Joyce Carol Oates once said, “Ideas have come from strange places. In 1976 I remember I had this kind of dream or image of a walled garden and there was a baby in a cradle, and it was something like a legend or a fairy tale. I was haunted by that image of the walled garden, something that just evoked memory, and a feeling of nostalgia. I have a thing about walled gardens, they just teem bery beautiful, and so I just kept thinking about this and eventually that turned into my novel Bellefleur. Where it came from I have no idea. It’s just the unconscious, I guess, or a dream.”
We’ve all had dreams that become pieces of art in our lives, and somehow they always seem to address something deeper than they seem on the surface. I had that once with a story that I wrote in college, which I illustrated as a final project for my teaching degree. I never tried to sell that story, or show it to anyone outside of my family. It was so private, even though it’s a story for children. My mother has been trying to get me to submit it forever. Nearly 20 years. I can’t do it.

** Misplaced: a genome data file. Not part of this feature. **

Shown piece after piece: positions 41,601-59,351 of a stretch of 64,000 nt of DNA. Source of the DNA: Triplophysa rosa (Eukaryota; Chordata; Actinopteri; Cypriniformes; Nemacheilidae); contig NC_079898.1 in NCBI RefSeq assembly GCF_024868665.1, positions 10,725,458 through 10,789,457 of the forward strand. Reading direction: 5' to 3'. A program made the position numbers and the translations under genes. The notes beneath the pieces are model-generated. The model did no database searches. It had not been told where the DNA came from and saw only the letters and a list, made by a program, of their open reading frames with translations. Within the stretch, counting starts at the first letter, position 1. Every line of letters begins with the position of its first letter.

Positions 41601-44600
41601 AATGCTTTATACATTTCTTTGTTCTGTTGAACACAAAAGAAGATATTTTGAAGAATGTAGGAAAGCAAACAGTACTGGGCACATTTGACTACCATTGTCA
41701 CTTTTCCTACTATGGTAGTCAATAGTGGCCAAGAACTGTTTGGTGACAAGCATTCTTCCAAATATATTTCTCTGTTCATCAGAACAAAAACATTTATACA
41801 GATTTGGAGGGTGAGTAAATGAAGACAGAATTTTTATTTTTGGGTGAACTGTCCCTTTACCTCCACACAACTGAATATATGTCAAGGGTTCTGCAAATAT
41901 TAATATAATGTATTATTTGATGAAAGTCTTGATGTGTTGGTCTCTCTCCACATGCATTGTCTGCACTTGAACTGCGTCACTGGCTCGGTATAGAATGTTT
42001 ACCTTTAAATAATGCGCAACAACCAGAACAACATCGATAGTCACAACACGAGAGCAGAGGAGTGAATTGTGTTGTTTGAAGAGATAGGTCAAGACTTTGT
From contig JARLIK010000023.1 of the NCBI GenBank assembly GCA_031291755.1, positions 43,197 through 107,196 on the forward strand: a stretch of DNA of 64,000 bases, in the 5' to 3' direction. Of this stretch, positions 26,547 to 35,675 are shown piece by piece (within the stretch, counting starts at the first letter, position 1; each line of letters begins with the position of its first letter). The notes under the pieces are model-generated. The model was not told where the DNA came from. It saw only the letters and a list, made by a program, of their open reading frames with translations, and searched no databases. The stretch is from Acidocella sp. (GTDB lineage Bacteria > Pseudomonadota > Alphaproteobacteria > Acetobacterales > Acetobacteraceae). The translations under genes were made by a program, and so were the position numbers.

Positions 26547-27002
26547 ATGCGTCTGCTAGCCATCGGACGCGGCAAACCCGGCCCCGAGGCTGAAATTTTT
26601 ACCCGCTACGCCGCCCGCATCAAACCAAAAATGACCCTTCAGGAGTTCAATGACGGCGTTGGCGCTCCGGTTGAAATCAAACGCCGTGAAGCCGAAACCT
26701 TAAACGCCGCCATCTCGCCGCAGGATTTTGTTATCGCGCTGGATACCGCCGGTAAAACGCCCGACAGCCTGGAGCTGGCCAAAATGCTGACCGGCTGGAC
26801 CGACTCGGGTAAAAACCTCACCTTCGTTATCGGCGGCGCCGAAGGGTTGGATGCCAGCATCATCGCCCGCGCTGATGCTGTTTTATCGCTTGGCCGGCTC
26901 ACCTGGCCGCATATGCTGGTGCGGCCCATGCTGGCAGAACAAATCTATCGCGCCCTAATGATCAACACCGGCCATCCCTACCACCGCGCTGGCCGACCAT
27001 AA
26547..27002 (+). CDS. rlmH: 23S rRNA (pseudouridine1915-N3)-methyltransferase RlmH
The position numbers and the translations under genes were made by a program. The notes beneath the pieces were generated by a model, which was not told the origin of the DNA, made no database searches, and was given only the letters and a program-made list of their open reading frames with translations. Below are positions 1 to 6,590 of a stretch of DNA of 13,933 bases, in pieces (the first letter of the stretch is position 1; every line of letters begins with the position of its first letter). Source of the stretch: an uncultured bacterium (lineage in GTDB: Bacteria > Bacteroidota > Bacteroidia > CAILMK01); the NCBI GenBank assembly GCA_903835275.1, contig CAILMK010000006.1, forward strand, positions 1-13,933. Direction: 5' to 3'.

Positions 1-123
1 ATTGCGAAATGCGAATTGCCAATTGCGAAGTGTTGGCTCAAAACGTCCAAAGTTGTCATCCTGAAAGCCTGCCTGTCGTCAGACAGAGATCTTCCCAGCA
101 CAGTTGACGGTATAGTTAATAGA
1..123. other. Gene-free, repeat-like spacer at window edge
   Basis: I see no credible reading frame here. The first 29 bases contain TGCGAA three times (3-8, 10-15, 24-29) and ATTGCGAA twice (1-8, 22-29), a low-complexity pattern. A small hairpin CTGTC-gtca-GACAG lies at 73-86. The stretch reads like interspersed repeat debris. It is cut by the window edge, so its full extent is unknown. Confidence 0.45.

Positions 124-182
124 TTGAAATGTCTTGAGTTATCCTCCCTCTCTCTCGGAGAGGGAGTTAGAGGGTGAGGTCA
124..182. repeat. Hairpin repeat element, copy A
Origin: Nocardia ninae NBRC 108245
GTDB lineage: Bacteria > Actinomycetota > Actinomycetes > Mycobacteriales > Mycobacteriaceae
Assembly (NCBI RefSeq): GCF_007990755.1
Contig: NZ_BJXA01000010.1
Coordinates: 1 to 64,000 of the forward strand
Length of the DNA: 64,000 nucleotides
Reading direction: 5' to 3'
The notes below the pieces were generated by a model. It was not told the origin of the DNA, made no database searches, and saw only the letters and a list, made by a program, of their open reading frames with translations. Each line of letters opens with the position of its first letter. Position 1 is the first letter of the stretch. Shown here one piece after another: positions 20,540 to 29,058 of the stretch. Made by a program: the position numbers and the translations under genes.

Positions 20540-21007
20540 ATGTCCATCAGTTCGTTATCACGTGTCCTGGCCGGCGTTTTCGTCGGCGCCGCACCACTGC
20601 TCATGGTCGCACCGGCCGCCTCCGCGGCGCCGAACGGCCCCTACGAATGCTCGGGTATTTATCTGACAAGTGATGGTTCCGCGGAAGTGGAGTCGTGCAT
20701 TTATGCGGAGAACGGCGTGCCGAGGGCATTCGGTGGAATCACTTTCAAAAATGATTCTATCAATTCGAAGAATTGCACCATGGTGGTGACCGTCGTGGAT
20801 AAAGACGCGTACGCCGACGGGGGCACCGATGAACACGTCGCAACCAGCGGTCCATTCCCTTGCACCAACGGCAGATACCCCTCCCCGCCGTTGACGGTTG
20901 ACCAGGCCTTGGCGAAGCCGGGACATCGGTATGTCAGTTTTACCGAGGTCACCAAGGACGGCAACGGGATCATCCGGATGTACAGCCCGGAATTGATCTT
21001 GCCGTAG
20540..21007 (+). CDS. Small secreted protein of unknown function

But not everyone is as reluctant as I am, fortunately. Oates’ book is an example of that, as is Twilight, think what you will of it, it was originally a dream that Meyer had one night. Clearly, it speaks to millions of people.
If only all of our dreams were like that: stories that we can mine for gold.